Students need to know the English language alphabet is presented using 26 letters, one of the foundational skills of reading. Students must be able to recognize, name, and form these letters in order to read and write. Reading A-Z provides books, practice sheets, chants, friezes, flashcards, and bingo cards for every letter of the alphabet to ease repeated practice.
Recognition of the letters of the alphabet and knowing the sounds they make is one of the key predictors of reading success. Alone, each letter of the alphabet has limited value, but combinations of letters create words, the essence of written communication.
In order to read an alphabetic language like English, students must learn the alphabetic principle—that letter symbols represent sounds. This knowledge is a critical precursor to reading words, since words are merely a combination of the letters that can be used to represent a word's specific combination of sounds.
It is important to assess a student's knowledge of the alphabet at
the beginning of kindergarten and grade one in order to plan the
instruction needed. Accuracy and speed are both important, and both
should be assessed using Alphabet Letter Naming assessments.
The pace of introducing letters will vary from student to student. It is probably best to start with one letter per week. If students seem to have no trouble mastering one per week, you may want to try introducing more than one.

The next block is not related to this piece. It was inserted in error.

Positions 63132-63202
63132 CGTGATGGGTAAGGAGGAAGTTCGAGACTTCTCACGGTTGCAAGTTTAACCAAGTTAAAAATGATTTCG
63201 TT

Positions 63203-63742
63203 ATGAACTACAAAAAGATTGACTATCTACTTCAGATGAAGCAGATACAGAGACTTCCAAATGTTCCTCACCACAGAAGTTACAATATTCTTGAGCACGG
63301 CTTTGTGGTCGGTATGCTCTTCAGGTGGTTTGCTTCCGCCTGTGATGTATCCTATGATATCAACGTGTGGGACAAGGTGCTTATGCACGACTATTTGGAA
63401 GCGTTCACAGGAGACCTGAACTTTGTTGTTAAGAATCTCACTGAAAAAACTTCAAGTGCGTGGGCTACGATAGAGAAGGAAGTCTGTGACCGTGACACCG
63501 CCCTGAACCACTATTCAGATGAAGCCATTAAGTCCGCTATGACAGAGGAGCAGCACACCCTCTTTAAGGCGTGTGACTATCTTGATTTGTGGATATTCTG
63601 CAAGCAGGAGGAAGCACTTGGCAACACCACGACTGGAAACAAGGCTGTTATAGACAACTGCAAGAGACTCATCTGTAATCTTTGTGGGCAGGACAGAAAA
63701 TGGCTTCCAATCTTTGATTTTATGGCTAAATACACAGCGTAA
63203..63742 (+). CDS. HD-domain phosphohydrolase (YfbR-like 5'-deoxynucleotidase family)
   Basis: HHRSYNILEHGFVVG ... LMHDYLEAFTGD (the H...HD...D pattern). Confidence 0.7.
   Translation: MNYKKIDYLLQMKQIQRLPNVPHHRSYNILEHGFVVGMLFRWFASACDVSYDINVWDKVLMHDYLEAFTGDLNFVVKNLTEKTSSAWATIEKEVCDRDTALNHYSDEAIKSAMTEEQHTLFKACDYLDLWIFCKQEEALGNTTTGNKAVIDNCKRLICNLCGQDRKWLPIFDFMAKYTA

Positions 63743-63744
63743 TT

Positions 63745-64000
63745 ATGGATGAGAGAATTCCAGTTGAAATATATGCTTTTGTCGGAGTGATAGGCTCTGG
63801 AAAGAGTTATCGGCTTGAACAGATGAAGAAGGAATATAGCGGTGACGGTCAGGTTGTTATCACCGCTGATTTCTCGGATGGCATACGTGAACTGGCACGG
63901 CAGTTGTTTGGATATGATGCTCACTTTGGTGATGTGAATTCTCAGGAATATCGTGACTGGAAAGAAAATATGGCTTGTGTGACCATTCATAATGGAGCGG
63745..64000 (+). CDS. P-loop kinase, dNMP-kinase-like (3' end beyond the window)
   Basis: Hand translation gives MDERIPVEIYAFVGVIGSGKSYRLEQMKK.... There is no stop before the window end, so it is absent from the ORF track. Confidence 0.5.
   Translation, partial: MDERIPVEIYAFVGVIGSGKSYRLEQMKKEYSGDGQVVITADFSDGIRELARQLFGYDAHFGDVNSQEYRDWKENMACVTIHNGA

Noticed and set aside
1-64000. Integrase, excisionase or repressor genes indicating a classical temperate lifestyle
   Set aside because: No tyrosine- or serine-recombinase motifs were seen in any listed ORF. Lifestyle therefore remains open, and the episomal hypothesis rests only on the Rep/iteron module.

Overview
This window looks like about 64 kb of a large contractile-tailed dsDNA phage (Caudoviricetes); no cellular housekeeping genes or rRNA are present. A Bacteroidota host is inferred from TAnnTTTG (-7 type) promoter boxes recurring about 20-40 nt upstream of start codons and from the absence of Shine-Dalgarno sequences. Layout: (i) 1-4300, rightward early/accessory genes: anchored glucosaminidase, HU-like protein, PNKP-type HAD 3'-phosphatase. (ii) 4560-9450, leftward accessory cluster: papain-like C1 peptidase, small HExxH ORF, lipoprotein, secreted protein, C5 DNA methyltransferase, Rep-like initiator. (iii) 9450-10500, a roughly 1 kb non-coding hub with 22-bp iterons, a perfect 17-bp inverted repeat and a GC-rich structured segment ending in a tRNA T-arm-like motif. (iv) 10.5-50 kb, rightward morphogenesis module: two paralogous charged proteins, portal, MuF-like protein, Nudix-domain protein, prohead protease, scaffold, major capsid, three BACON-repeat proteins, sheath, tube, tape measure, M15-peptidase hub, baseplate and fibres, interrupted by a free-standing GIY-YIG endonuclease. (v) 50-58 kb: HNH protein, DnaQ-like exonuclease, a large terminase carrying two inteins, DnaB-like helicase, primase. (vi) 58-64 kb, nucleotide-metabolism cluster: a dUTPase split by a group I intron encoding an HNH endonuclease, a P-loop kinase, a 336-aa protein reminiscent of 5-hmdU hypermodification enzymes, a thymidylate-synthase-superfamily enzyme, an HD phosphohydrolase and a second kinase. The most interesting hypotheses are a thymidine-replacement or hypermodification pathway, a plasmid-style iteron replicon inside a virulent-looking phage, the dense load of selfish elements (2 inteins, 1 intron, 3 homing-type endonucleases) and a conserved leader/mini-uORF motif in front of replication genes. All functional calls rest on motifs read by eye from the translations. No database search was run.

It is not enough to be able to recite the names of letters. Students must come to recognize their shapes. For preschool children and students lacking alphabet knowledge, don't teach upper- and lowercase at the same time. Start with uppercase letters, as it is easier to tell one uppercase letter from another.
Point out the similarities of features in letters—for example, the small circles that are found in the lowercase letters o, a, d, and b, as well as the lines used to form t, l, d, and b. Point out the common parts of letters like e and c, M and W, m and n, and P and R.
Students should recognize that letters are made by combinations of straight lines, curved lines, circles, and dots. For example, if you show them that the letter c is formed by making a curve, you can point out that d is formed by adding a straight line to c.
When it comes to teaching individual letters, avoid teaching, one after the other, letters that students confuse with each other. Make sure they have mastered one letter before introducing a visually similar letter. For example, don't closely follow the teaching of lowercase d with b or vice versa.
Focus on the most common sound for each of the letter symbols. Use picture words that begin with the sound, and have children recognize the sound by naming the picture. Be sure to segment the target sound and blend it back together.
For example, show students a picture of a bat. Ask: What is this? Repeat the word by emphasizing the /b/ sound. Have students repeat and place emphasis on the /b/. Associating the sound with a picture will help them remember the sound.
Try to teach a combination of consonants and vowels that permit early word formation. For example, by teaching b, a, and t first, you can form the words bat, at, and tab. Students can then blend and segment the words to practice the individual letter/sound relationships they have learned.
One of the best ways to teach letter shapes is to have students write the letters. The two most common forms of letter writing are Zaner-Bloser style and D'Nealian style. Whatever you teach, remain consistent with the method of letter formation you use.
Start children off with practice on unruled sheets of paper. Then introduce them to lined sheets. Reading A-Z has Letter Formation Practice Sheets available for downloading and printing. These worksheets are available in both Zaner-Bloser style and D'Nealian style.
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